Katherine Heigl wisely took a bit of time off after she and husband Josh Kelley adopted their daughter, Naleigh. Of course, I’m not judging the timing of said time off other than to say that it was convenient for Katherine to become a first-time mother at a point when she was quickly reaching a saturation point in Hollywood romcom territory. She needed a break anyway, and her daughter certainly must have appreciated the extra bonding time with mommy. Then a few months ago, Heigl surfaced to promote New Year’s Eve and commenced chipping away at her “ice queen” image with a couple of rather candid interviews and a Funny or Die video that poked fun at her image. Now Heigl is promoting One for the Money, and she seeks to humanize herself further with an iVillage guest blog about balancing life as a working mother. Why yes, she has a nanny, but she does make a valid point or two regardless:
I have always known I wanted to be a mother . . . I have also always known I wanted to be an actress . . . I could not have known when I was 10 years old holding other women’s children and playing the greatest game of make-believe on earth that I would one day have to reconcile my two great loves. I didn’t realize that having it all would not look and feel as I imagined. I knew, of course, as I prepared to welcome my daughter into my life that it would be a bit of a juggling act but I had no doubt that I could do it. After all, it’s 2012 and women have been told that we can have it all if we want it. I went into it full throttle, ready to buckle down and make it all work seamlessly as I always imagined I could. The thing is I couldn’t.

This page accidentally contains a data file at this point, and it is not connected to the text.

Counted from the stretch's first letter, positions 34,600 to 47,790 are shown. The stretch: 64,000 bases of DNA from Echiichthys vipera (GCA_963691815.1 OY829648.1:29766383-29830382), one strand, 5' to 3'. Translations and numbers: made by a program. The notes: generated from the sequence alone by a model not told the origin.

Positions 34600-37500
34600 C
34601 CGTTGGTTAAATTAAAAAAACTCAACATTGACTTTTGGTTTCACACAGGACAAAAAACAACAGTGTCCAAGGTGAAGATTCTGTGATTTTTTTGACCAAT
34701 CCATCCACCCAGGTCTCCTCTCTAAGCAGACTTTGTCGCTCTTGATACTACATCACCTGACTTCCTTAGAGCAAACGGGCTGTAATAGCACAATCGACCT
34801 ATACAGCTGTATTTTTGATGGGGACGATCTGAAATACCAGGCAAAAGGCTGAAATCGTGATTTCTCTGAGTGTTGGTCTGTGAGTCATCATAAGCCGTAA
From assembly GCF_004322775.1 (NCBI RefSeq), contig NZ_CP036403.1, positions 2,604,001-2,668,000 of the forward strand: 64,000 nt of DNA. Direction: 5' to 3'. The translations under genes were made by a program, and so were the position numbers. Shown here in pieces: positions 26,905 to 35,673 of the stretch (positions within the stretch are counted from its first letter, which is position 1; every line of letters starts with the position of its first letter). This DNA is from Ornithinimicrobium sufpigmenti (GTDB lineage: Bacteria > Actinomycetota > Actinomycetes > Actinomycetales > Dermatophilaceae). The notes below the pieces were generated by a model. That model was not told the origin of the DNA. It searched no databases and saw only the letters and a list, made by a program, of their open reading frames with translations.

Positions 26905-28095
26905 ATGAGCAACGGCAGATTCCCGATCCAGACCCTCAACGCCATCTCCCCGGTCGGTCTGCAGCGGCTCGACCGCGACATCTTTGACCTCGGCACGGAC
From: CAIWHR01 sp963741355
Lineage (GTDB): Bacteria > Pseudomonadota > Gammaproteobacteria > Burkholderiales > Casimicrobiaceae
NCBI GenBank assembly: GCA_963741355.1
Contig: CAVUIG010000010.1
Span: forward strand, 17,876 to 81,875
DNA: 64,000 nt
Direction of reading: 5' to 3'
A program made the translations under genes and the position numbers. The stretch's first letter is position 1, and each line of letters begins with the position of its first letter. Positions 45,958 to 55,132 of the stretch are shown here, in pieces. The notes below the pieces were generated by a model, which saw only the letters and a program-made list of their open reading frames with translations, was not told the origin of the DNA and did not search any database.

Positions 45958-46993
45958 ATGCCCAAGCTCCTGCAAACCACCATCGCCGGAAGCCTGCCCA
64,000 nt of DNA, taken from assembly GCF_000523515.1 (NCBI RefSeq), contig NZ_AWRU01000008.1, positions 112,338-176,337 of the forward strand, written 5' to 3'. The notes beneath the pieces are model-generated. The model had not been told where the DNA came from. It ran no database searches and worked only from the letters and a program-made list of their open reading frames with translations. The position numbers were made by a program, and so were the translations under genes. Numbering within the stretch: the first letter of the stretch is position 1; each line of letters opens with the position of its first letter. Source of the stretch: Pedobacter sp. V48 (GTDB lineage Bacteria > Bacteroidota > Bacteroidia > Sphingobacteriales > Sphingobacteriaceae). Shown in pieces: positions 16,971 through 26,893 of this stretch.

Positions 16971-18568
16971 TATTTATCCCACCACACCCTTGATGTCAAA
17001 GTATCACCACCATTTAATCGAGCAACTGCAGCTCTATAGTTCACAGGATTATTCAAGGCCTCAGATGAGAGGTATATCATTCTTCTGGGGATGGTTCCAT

No matter how great my intentions, how lofty my goals, how passionate my commitment, I was failing. I was failing my work, I was failing my daughter, I was failing my husband. I was stressed out and exhausted. I was worried and afraid it was all slipping through my fingers no matter how tight my grip. I couldn’t appreciate or enjoy the moments with Naleigh because I feared they weren’t enough for her and knew they weren’t enough for me. I couldn’t enjoy the work because I was so distracted by the little being in my trailer waiting for me. I couldn’t help but wonder what I had gotten myself into and if the choice I made to be a working mother was the most selfish decision of my life.
I spent months wondering if I would have to let my career go, if I could even let it go. Telling myself that Naleigh is and should be all that matters to me now, I started to scale back my work commitments and stay home more with my child. I was there every night to make her dinner, give her a bath, put on her jammies, read her a book and put her to bed. I was there every morning to get her up (though, let’s be honest, I’m not much of a morning person so having a nanny and a husband happy to do mornings is a huge blessing!), make her breakfast, watch The Little Mermaid with her, go on play dates and so on and so on. I was there and I loved it but when the next job came around I jumped like a fish starving for water.